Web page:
Linear Extrapolation in Table Calcs (Forecasting)

(Levi Davis) #1

Running a regression on dates and then using the estimated parameters to produce a forecast presents two challenges: (1) you can’t do math on dates, and (2) it’s not straight forward to add future dates to a model.

Here’s how to do it in Looker:

Step 1:

Right-join a calendar view to the Explore.

- join: mr_calendar_dates
  sql: RIGHT OUTER JOIN mr_calendar_dates ON calendar_dates.date_id = order.created_at

Step 2

Create two dimensions in the calendar view that transform dates into a series of numbers. One of them should go into the past and have NULL values for the future (for training the model), and the other should go into the past and the future (for making predictions). I did it like this:

Please note that this SQL will need to be modified according to your SQL dialect.

  - dimension: is_past
    type: number
    hidden: true
  - dimension: days_from_today
    type: number
    sql: DATEDIFF(${date}, current_date)
  - dimension: days_from_today_past
    type: number
    sql: DATEDIFF(${date}, current_date)*${is_past}

Step 3

We are now ready to go to the Explore. Select the two time dimensions we just made (x) and whatever measure you want to model (y). Take the ln(y) if you want to assume exponential growth. Filter on the date, selecting the amount of time in the past you want to train the model on, and the amount of time in the future you want to predict.

Step 4

Use these formulae to estimate intercept (a) and slope (b) using the time-series with NULL values for the future:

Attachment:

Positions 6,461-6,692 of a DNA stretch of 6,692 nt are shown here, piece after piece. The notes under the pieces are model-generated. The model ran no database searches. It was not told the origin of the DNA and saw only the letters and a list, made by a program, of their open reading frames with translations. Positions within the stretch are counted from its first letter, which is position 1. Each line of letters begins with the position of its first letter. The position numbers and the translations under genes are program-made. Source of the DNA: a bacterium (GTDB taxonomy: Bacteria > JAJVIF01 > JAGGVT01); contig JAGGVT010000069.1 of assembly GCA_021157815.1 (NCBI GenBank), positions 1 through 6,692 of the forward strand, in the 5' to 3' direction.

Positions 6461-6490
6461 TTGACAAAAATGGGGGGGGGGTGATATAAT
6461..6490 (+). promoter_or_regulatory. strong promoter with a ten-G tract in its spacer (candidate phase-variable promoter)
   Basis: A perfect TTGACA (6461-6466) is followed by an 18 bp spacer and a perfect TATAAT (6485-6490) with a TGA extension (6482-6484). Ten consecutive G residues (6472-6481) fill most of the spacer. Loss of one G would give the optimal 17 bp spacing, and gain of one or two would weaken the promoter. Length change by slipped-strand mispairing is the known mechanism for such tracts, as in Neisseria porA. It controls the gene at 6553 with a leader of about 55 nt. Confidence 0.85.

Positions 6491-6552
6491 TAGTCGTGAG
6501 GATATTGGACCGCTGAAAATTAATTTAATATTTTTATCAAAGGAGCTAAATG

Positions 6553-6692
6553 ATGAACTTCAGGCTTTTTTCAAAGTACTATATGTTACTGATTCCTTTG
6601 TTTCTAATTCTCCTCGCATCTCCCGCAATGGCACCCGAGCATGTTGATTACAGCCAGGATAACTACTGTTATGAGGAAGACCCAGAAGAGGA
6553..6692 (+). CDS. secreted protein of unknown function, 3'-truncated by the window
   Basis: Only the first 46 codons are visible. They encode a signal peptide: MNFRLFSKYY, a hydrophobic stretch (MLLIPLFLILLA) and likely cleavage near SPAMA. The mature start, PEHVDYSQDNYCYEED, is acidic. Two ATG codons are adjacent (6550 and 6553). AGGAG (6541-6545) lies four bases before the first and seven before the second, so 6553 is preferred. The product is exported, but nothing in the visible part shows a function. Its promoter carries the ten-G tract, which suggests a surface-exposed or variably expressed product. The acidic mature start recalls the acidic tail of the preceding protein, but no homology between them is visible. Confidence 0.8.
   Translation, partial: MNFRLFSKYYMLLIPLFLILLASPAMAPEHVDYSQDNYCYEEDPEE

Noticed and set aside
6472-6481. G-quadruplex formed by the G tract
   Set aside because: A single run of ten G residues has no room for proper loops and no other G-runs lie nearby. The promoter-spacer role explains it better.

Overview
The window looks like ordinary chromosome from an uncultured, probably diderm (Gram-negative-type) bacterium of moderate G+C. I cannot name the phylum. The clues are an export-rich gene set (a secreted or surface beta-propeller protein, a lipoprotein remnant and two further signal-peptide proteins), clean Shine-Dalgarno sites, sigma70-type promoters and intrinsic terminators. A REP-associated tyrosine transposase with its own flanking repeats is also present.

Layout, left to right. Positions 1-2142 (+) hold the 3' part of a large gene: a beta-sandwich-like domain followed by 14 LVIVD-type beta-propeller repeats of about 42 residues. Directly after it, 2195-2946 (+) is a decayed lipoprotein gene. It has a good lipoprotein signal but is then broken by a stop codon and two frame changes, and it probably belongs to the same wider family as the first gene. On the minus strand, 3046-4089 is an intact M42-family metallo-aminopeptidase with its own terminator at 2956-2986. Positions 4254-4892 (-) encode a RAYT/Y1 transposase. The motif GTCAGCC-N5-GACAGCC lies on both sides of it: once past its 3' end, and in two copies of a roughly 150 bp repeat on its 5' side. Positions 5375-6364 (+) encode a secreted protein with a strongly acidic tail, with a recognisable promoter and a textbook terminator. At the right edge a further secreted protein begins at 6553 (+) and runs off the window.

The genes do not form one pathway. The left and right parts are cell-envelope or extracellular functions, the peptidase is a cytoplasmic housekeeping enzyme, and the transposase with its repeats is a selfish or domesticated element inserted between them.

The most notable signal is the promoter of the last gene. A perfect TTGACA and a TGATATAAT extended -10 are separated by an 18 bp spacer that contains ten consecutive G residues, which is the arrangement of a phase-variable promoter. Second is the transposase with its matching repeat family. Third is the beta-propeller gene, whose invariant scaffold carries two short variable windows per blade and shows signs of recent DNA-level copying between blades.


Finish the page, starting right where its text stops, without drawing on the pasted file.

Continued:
Or, in words, you need sums and sum^2 of the time axis, counts of numbers in one of your columns, and then the sum and sum_product of the predicting set. Then apply the estimated parameters to the time-series that has future values (and wrap the whole thing in exp() if you were regressing on ln(y)).

Step 5

Make the plot deselecting everything but y and predicted y. The x-axis label won’t be perfect because we have multiple dimensions, and if you want to clean it up a bit, you can turn Axis Value Labels off.


Predictive Element for Dashboard
Anyone used table calculations to visualize error bars yet?
(Carter Moar) #2

Way cool :snowman:


(Alexander Burch) #3

The screenshot of the table calculations doesn’t show the full calculations. Could anyone please (maybe @Levi_Davis1) include the full table calculations so I can see how they are implemented?


(Levi Davis) #4

This has gotten a lot easier since Looker introduced statistical functions in table calculations. Now Looker has functions that calculate directly the slope and intercept of a linear regression. Check out the intercept() and slope() functions in table calculations. That’s a lot easier than doing all that math!


(Alexander Burch) #5

@Levi_Davis1 Thanks so much. This helps, but I am still getting lost in the weeds of it and not seeing results that look right. Is there any chance you or a kind Looker support member could post a full example of this using intercept() and slope() ?


(Levi Davis) #6

It looks like I can’t post images in comments, but I can give you the code. This assumes that you’ve already done the first part of creating the dates in the future.

For the slope term: slope(${y}, ${x})